International equity

In the aggregate, international equities declined in the first half of the year but returns varied within the group. Stocks in developed markets declined modestly due to some soft economic data, the trade related tensions that impacted U.S. markets and the increase in the U.S. dollar. In contrast, emerging market equities declined more significantly as the increase in the U.S. dollar and the trade tensions impact those markets to a greater degree. Many of the emerging countries have export oriented economies and changes in currency valuations, or the terms of trade, can have a meaningful impact. As the year progresses, solid earnings growth and a continuation of the economic expansion should support higher equity prices. However, in conjunction with the U.S. markets, volatility is likely to remain elevated.

Commodity

Commodity prices were mixed last quarter with declines in metals and agricultural products offset by strong gains in the energy segment. A slower pace of global growth was a primary driver of the declines in many commodities, but the pattern of returns is also consistent with each segment’s exposure to tariffs. Portions of the metals and agricultural segments are subject to tariffs and that has had a negative impact on prices. In contrast, energy is not significantly impacted by the trade dispute and it continues to benefit from the combination of both disciplined supply management and the global economic expansion. Looking forward, we expect the slower pace of global growth to act as a headwind to higher commodity prices but acknowledge that a positive resolution to the trade dispute will likely result in a rally.

Potential threats: Risks and notable items to watch

Trade disputes & rising protectionist sentiment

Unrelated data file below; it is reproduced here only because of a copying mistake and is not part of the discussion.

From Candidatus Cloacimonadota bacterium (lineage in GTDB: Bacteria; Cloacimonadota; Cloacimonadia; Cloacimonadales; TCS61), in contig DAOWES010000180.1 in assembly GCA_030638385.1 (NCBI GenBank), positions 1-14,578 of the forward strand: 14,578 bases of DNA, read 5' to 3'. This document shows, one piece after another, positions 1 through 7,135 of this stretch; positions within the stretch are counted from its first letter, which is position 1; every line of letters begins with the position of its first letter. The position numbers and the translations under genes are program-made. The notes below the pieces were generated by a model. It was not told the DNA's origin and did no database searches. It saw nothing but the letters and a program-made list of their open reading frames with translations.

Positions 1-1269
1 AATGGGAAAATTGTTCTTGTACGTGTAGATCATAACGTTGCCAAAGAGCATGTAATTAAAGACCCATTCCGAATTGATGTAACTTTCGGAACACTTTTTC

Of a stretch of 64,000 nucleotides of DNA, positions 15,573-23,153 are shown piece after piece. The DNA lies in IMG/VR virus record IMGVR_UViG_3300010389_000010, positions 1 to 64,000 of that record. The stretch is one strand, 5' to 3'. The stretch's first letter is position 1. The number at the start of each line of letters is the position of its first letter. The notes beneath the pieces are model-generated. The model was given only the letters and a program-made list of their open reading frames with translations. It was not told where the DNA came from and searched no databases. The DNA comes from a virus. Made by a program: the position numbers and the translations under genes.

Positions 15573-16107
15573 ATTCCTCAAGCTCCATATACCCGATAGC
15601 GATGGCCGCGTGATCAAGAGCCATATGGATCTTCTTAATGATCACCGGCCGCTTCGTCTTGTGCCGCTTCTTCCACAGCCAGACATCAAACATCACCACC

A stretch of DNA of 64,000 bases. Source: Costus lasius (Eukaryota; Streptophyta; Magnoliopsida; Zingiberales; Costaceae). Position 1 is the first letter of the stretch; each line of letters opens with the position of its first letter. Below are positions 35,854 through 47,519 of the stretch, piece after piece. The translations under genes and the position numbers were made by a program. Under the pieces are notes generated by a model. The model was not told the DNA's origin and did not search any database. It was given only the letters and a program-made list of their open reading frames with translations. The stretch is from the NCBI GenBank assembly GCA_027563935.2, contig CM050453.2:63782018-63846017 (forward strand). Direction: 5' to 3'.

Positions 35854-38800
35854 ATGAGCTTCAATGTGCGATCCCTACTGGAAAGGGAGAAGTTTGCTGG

Trade tensions between the U.S. and several other countries have recently been escalating. While much of the rhetoric is likely a function of positioning for negotiating leverage, the newly enacted tariffs are having a meaningful impact to some companies and industries. If additional tariffs are implemented, they are likely to have a greater impact and could affect the global economic expansion.

Rising interest rates and/or inflation

A shift from the current environment of low interest rates and benign inflation is likely to be problematic if it occurs too rapidly. Structural forces such as aging populations and the proliferation of technology have kept inflation at low levels, but a marked upward shift may force the Federal Reserve to raise rates more aggressively which could bring the current expansion to an end. Increasing

Government regulation of technology companies

Several of the leading technology companies have established dominant market positions and they have few competitors. If the power of these companies continues to increase, government regulators may place them under greater scrutiny in assessing their privacy policies, acquisition plans and competitive practices.

Geopolitical risks

Conflicts in many parts of the world have escalated or have near-term catalysts that may result in a change in dynamics. Events in Syria continue to be important to monitor as are developments in the Middle East and the South China Sea. The recent establishment of diplomatic ties between the U.S. and North Korea is a positive development and we are watching for signs that North Korea will take steps towards denuclearization.

Debt-related issues

Sovereign debt levels continue to grow throughout much of the world, generating conditions associated with low rates of economic growth. In response to the low growth rates, there has been a meaningful shift in the willingness to use fiscal policy to stimulate these economies. However, if the initiatives are debt financed, they run the risk of exacerbating the issue and creating more significant problems in the long-term.

Policy risks

The Federal Reserve has announced its intention to continue to raise interest rates and reduce the size of its balance sheet. At the same time, central banks in other major economies are considering when to alter their policies to a more restrictive stance. If the world’s central banks reduce stimulus too quickly, there is a heightened risk of slowing economic growth.

Cybersecurity

Cybersecurity has become a significant issue as evidenced by last year’s Equifax data breach as well as persistent attacks on both the international money transfer system, SWIFT, and on systemically important financial institutions. The global cost of cybercrime was recently estimated at $600 billion annually, up 20% from 2014. The rising costs are primarily caused by the significant increase in theft of intellectual property and confidential business information. Notably, 53% of all attacks cost more than $500,000 in financial damages, according to recent reports by McAfee and Cisco Systems.